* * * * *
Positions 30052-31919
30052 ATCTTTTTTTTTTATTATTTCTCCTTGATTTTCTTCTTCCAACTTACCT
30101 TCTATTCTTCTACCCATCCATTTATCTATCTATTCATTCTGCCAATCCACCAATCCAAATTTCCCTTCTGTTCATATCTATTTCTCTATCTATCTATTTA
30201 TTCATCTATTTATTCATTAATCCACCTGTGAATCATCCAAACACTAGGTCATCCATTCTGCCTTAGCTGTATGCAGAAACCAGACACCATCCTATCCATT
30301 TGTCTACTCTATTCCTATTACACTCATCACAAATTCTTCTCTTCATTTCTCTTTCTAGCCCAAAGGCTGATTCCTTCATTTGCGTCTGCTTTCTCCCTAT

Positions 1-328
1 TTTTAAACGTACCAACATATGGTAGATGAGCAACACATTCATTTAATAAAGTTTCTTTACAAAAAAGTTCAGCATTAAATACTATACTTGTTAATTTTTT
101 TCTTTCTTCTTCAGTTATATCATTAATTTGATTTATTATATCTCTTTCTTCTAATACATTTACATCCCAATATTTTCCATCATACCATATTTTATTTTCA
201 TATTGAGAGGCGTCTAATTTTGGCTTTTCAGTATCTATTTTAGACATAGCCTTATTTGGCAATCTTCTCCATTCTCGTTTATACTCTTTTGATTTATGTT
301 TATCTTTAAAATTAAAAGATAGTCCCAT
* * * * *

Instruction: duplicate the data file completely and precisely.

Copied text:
Positions 30052-31919
30052 ATCTTTTTTTTTTATTATTTCTCCTTGATTTTCTTCTTCCAACTTACCT
30101 TCTATTCTTCTACCCATCCATTTATCTATCTATTCATTCTGCCAATCCACCAATCCAAATTTCCCTTCTGTTCATATCTATTTCTCTATCTATCTATTTA
30201 TTCATCTATTTATTCATTAATCCACCTGTGAATCATCCAAACACTAGGTCATCCATTCTGCCTTAGCTGTATGCAGAAACCAGACACCATCCTATCCATT
30301 TGTCTACTCTATTCCTATTACACTCATCACAAATTCTTCTCTTCATTTCTCTTTCTAGCCCAAAGGCTGATTCCTTCATTTGCGTCTGCTTTCTCCCTAT

Positions 1-328
1 TTTTAAACGTACCAACATATGGTAGATGAGCAACACATTCATTTAATAAAGTTTCTTTACAAAAAAGTTCAGCATTAAATACTATACTTGTTAATTTTTT
101 TCTTTCTTCTTCAGTTATATCATTAATTTGATTTATTATATCTCTTTCTTCTAATACATTTACATCCCAATATTTTCCATCATACCATATTTTATTTTCA
201 TATTGAGAGGCGTCTAATTTTGGCTTTTCAGTATCTATTTTAGACATAGCCTTATTTGGCAATCTTCTCCATTCTCGTTTATACTCTTTTGATTTATGTT
301 TATCTTTAAAATTAAAAGATAGTCCCAT